I live in a relatively new 2 storey duplex and my downstairs ceiling is leaking. It’s happened in the past before and the builder came back to inspect and couldn’t find anything including doing some waterproofing via adding silicone everywhere, around any gaps they could find from the roof. Since then it appears to have held up ok over the last year or so including a few large weather events. However atm in Sydney we are getting some serious wind and rain and the leak happened again last night.
Previously the builder blamed that an adjacent down pipe may have been blocked and caused the water to backup and not drain properly… but this was never proven and there was no blockage even after I had an independent plumber come to do a camera inspection. We’ve even done a flood test of the balcony multiple times and detected no leak.
It’s hard to describe but directly above the ceiling where it’s getting saturated is a balcony as well as a drain. I suspect that water could be entering some crevices against the exposed wall/windows and somehow with strong winds there is enough getting in and seeping through. I'm concerned about any potential future moulding/structural impact. The leak doesn't appear to occur during regular normal rain, just when it's really windy. I could ask the builder to come inspect again, but last time they just blamed a loose roof flashing or gutter overflow and explained that water will just get in... That doesn't sit well with me.
What’s the best way I can try and find out the root cause and have the issue repaired once and for all?
Should I be drilling a small hole in the saturated ceiling panel to relieve any potential water build up? Is it likely that my ceiling panel downstairs and inside will mould? It’s discoloured a bit from the previous leak and doesn’t appear to be any mould from the last even a bit over a year ago
I lose sleep whenever there are significant rain events!
First bit of advice is - This issue will not go away, and you should not let the builder walk away from it, until it is resolved. Water should not "just get in".
If you have had no luck with the builder themselves, I suggest engaging a qualified building inspector - (ie: the same people that carry out pre-purchase inspections) - you should find one by googling... This may cost a few hundred dollars - but you may be able to recover that cost from the builder, if the leak is found to be caused by a building defect.
Leaks are notoriously difficult to diagnose, so its not surprising that the builder hasn't been able to identify the cause.. But please make sure they keep investigating..
I would have the flashings around windows and doors checked, as well as all the roof penetrations (such as vent pipes, skylights, whirlybirds, etc). In particular, assuming the balcony above has a door, check the sill and subsill and head flashing above the door- These are typically locations which are difficult to seal properly - A suggestion, if you have carried out flood tests on the balcony, is that the leak is from the door head, if not flashed correctly, driving rain could be penetrating at that point, and "trickling" down inside.
Hope this helps.
Welcome to the Bunnings Workshop community. Thank you for joining us and sharing your query about repairing a recurring ceiling leak.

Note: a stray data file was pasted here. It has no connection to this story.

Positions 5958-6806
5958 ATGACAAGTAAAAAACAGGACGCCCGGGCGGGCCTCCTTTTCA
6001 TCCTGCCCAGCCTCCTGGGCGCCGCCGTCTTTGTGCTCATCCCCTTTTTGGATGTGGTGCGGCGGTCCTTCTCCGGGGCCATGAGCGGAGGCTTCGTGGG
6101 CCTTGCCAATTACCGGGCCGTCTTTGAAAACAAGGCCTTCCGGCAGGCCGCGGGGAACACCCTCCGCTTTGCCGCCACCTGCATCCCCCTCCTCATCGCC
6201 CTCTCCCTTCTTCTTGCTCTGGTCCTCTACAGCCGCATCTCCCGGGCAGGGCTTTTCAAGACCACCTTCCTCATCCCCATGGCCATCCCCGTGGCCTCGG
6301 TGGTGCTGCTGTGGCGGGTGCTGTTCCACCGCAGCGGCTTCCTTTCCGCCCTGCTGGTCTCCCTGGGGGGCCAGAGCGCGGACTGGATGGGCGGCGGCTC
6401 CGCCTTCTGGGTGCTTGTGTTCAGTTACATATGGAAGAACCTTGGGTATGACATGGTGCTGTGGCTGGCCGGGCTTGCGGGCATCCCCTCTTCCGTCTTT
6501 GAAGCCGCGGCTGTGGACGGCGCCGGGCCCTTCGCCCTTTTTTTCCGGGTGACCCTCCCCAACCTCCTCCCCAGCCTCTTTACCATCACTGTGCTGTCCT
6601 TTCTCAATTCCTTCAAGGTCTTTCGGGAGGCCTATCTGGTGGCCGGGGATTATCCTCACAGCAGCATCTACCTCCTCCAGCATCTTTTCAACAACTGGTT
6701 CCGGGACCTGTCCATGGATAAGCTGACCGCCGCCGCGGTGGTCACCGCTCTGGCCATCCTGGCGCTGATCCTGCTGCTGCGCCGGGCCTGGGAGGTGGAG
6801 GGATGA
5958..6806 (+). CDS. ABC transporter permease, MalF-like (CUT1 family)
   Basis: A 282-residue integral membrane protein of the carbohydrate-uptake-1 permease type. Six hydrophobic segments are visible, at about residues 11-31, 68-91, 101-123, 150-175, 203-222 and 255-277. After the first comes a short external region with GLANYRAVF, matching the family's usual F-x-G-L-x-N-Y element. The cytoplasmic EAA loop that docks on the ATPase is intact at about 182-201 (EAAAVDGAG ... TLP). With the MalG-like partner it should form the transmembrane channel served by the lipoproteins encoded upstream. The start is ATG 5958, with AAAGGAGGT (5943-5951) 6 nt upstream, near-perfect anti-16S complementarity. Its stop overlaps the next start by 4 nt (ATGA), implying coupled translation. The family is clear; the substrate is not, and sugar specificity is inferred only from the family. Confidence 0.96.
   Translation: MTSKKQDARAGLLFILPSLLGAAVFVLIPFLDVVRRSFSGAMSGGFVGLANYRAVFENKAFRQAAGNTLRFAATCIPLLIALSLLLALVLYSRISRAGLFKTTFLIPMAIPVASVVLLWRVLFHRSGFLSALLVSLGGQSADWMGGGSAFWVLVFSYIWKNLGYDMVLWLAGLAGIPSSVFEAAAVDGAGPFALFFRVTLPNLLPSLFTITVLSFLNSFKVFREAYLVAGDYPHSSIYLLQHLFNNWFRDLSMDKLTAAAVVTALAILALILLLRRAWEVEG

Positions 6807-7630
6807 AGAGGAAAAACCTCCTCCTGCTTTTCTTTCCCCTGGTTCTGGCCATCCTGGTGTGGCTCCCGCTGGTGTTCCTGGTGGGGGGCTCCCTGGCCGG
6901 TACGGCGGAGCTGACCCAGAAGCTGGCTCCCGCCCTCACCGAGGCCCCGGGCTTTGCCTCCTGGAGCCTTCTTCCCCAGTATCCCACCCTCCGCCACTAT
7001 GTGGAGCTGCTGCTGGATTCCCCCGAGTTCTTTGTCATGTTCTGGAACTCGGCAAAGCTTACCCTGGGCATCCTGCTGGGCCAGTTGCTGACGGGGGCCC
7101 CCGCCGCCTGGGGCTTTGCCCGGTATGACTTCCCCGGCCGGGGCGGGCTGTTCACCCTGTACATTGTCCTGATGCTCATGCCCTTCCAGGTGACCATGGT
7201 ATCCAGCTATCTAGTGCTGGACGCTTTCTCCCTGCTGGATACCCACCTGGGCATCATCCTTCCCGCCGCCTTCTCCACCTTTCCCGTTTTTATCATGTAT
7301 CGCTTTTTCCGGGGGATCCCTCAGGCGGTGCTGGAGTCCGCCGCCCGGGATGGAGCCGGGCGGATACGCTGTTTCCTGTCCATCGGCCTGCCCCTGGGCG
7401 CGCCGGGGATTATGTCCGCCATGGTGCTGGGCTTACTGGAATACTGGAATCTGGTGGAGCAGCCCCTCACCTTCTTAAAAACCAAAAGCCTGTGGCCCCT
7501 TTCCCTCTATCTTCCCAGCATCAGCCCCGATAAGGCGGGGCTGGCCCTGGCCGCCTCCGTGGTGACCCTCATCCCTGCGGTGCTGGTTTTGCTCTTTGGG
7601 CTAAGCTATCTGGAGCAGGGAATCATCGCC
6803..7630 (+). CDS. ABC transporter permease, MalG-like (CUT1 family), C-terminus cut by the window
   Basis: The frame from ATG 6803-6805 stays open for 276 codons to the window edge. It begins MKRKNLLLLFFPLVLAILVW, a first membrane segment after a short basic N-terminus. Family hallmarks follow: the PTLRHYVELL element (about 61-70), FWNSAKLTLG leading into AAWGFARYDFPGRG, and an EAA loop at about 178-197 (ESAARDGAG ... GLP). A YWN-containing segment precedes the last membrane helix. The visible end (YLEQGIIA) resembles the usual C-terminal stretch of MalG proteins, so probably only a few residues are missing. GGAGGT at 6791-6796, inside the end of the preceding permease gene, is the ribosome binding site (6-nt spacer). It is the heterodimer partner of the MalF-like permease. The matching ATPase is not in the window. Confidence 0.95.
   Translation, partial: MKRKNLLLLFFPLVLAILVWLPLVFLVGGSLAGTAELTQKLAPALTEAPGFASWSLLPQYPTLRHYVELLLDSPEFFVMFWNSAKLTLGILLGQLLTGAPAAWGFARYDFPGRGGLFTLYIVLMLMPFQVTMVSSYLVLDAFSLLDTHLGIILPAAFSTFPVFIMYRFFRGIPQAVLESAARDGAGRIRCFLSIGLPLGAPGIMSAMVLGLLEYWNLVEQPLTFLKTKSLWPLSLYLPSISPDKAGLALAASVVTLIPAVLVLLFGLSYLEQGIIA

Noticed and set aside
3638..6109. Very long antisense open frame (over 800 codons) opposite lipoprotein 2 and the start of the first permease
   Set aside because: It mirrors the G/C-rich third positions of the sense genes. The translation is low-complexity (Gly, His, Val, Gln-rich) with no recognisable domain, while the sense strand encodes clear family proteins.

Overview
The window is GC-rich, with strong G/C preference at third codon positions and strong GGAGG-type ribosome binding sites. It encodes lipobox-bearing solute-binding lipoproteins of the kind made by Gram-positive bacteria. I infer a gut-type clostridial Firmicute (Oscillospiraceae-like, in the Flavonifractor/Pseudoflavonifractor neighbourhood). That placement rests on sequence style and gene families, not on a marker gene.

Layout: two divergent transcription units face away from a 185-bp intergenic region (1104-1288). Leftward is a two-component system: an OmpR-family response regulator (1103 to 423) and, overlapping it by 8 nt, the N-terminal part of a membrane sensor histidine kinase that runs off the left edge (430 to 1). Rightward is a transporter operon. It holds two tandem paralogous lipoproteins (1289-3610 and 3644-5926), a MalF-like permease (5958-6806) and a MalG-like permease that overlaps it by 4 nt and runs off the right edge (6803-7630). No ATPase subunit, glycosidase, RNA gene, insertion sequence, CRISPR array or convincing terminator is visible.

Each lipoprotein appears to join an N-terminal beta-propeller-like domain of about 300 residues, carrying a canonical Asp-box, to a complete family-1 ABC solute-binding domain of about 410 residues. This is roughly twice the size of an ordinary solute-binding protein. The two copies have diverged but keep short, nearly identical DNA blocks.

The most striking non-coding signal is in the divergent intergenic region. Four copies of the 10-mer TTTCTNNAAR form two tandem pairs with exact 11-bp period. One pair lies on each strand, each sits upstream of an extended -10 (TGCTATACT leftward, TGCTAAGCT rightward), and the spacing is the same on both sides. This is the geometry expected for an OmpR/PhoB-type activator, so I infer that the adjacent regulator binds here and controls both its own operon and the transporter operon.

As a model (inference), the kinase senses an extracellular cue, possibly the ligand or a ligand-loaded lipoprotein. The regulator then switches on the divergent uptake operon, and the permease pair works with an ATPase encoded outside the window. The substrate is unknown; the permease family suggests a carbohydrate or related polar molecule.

I'm sorry to hear that your ceiling is leaking. It's great that you've received excellent advice from @jaga. I agree with the recommendation of trying to track down the leak using a building inspector. Checking all the individual parts of your roof is a practical way of eliminating the possible source of the leak. The only other source of the leak I can imagine would be from the gutters not being able to cope with the heavy rainfall. Please keep us updated.
If you need further assistance, please let us know.
I agree with both @jaga and @EricL that a building inspector is probably your best bet to find the source of the leak. It would be easier to spot the water ingress point with the ceiling removed, as you should be able to see evdience of moisture in the floor josits that the water has travelled down to reach the ceiling, but obviously that is a very costly method of finding a leak. Is it possible for you to upload some photos of the upstairs over this portion of ceiling so that we can get a begter understanding of where water may be entering inside of the building?
If it was an older house you could probably blame the construction methods for inadequate waterproofing, as I live in an old duplex where the roof pitch is nowhere near adequate, and in large rain events the valley flashing is easily overwhelmed which has led to the occasional water leak through a downlight or two... however if your house is reasonably new it is likely poor craftsmanship or some other error of the builder's.
Hope you are able to resolve this issue soon!
Thank you for all your replies, really appreciate it. I think the building inspector method is good, but yes I do want to avoid additional cost if possible.
The house is relatively new, still under 7 years so it seems the builder I’ve contacted is happy to come and have a look again to help seal up various gaps and things. I spoke to them recently and there appears to be an expansion joint adjacent to the balcony, but a good 1.5-2m horizontally away from where the ceiling leak is appearing. He’s suggested it could be rain water being forced through that gap since it isn’t sealed and the strong westerly winds could’ve done that.
the balcony door has also had its waterproofing repaired a bit over a year ago and hasn’t leaked since - they took the balcony door off and redid the waterproofing along the floor where it was ingressing…
Im uploading some images to better explain how the balcony looks.
Thank you for posting the photos. It's great that you've found a builder who will help you. Please keep us updated, we look forward to seeing all the leaks repaired.